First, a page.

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azimuth

Azimuth between points on sphere or ellipsoid

    Description

    example

    az = azimuth(lat1,lon1,lat2,lon2) calculates the great circle azimuth from the point with geographic coordinates lat1 and lon1 to the point with geographic coordinates lat2 and lon2. The function measures azimuths clockwise from north. This syntax references the coordinates to a sphere and returns az in degrees.

    example

    az = azimuth(lat1,lon1,lat2,lon2,ellipsoid) specifies a reference ellipsoid for the coordinates.

    az = azimuth(___,units) specifies the angle units for the coordinates and azimuth, in addition to any combination of input arguments from the previous syntaxes.

    example

    az = azimuth(method,___), where method is "rh", calculates the rhumb line azimuth between the points. The default for method is "gc", which calculates the great circle azimuth (for a sphere) or the geodesic azimuth (for an ellipsoid).

    Examples

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    Find the azimuth between two points on the same parallel. By default, the azimuth function references the points to the unit sphere and calculates the great circle azimuth.

    az1 = azimuth(10,10,10,40)
    az1 = 87.3360
    

    Find the rhumb line azimuth between the same two points.

    az2 = azimuth("rh",10,10,10,40)
    az2 = 90
    

    Create a World Geodetic System of 1984 (WGS84) reference ellipsoid with a length unit of kilometers.

    wgs84 = wgs84Ellipsoid("km");

    Calculate the azimuth between Munich and Madrid. Reference the coordinates to the ellipsoid.

    az = azimuth(48.155,11.4716,41.6427,-5.1327,wgs84)
    az = 247.1825
    

    Input Arguments

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    Latitude of the start point, specified as a scalar or array.

    You can specify lat1, lon1, lat2, and lon2 using a combination of scalars and arrays, as long as the arrays are of the same size. The function expands the scalar inputs to match the size of the array inputs.

    Data Types: single | double

    Longitude of the start point, specified as a scalar or array.

    You can specify lat1, lon1, lat2, and lon2 using a combination of scalars and arrays, as long as the arrays are of the same size. The function expands the scalar inputs to match the size of the array inputs.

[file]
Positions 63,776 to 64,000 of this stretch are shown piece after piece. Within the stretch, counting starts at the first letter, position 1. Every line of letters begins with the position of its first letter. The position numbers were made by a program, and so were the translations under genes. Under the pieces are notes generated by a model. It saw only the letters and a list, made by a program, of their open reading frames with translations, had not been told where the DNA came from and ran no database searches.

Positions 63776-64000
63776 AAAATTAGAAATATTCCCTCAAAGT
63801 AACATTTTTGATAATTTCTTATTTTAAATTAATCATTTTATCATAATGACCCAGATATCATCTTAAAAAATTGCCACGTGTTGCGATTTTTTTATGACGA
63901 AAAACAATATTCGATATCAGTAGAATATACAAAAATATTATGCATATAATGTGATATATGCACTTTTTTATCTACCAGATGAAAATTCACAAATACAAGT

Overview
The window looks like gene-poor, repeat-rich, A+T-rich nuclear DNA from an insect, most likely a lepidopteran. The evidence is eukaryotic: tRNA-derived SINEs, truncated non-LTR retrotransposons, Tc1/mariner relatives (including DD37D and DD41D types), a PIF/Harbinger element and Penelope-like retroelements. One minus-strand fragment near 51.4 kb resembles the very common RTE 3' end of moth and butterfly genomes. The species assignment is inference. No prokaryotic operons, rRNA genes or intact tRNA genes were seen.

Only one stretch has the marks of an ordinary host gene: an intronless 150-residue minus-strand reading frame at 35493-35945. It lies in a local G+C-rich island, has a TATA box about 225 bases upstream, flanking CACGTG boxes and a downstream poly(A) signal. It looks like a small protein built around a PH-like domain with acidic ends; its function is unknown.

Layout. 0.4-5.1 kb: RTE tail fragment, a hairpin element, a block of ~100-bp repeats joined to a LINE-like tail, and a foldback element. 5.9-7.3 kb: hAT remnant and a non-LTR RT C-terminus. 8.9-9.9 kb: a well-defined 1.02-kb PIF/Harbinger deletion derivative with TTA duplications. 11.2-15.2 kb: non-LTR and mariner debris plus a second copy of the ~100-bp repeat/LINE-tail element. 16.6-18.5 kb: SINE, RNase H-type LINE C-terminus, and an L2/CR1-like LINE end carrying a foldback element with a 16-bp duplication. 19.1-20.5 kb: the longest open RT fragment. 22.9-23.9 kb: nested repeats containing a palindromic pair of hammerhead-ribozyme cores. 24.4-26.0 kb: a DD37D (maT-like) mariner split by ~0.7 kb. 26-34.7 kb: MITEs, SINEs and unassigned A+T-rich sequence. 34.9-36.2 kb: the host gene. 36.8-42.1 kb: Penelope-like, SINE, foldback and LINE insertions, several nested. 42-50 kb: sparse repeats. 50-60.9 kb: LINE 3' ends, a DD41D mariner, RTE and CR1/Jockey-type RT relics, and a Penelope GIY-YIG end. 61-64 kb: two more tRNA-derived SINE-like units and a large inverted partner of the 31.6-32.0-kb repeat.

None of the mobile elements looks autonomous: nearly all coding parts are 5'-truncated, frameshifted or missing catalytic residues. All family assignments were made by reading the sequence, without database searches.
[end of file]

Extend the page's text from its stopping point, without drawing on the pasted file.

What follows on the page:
Data Types: single | double

    Latitude of the end point, specified as a scalar or array.

    You can specify lat1, lon1, lat2, and lon2 using a combination of scalars and arrays, as long as the arrays are of the same size. The function expands the scalar inputs to match the size of the array inputs.

    Data Types: single | double

    Longitude of the end point, specified as a scalar or array.

    You can specify lat1, lon1, lat2, and lon2 using a combination of scalars and arrays, as long as the arrays are of the same size. The function expands the scalar inputs to match the size of the array inputs.

    Data Types: single | double

    Reference ellipsoid, specified as a referenceSphere object, a referenceEllipsoid object, an oblateSpheroid object, or a two-element vector of the form [semimajor_axis eccentricity], where semimajor_axis is the length of the semimajor axis and eccentricity is the eccentricity. The values semimajor_axis and eccentricity must be of data type double.

    The default value of [1 0] represents the unit sphere.

    Angle unit, specified as one of these options:

    • "degrees" — Degrees

    • "radians" — Radians

    Data Types: char | string

    Type of curve connecting the start point and end point, specified as one of these options:

    • "gc" — For spheres, calculate the azimuth using the starting point of the great circle path that connects the points. For ellipsoids, calculate the azimuth using the starting point of the geodesic that connects the points.

    • "rh" — Calculate the azimuth using the rhumb line that connects the points.

    Data Types: char | string

    Output Arguments

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    Azimuth, returned as a scalar or an array that matches the size of the largest latitude or longitude input.

    • When units is "degrees", the azimuth is in the range in the range [0, 360) degrees.

    • When units is "radians", the azimuth is in the range [0, 2π) radians.

    More About

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    Azimuth

    An azimuth is the angle at which a smooth curve crosses a meridian, taken clockwise from north. For example, the north pole has an azimuth of 0º from every other point on the globe.

    Geodesic

    A geodesic is the shortest distance between two points on a curved surface.

    Great Circle

    A great circle is the intersection of the surface of a sphere with a plane passing through the center of the sphere. In general, the azimuth along a great circle is not constant. A great circle is also a geodesic.

    Rhumb Line

    A rhumb line is a curve that crosses each meridian at the same angle. The azimuth along a rhumb line is constant.

    Algorithms

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    Azimuths over Long Geodesics

    The accuracy of geodesic azimuth calculations decreases as the distance between the points increases. Additionally, the calculations can break down when the points are nearly antipodal or close to the equator.

    When you specify a reference ellipsoid and two points that are both close to the equator and nearly antipodal, the azimuth function issues a warning and returns a value of NaN.

    Eccentricity

    Geodesic azimuths on an ellipsoid are valid only when the ellipsoid has a small eccentricity typical of Earth, such as 0.08 or less.

    Alternative Functionality

    Calculate both the distance and the azimuth between two points by using the distance function.

    Version History

    Introduced before R2006a

    See Also

    Functions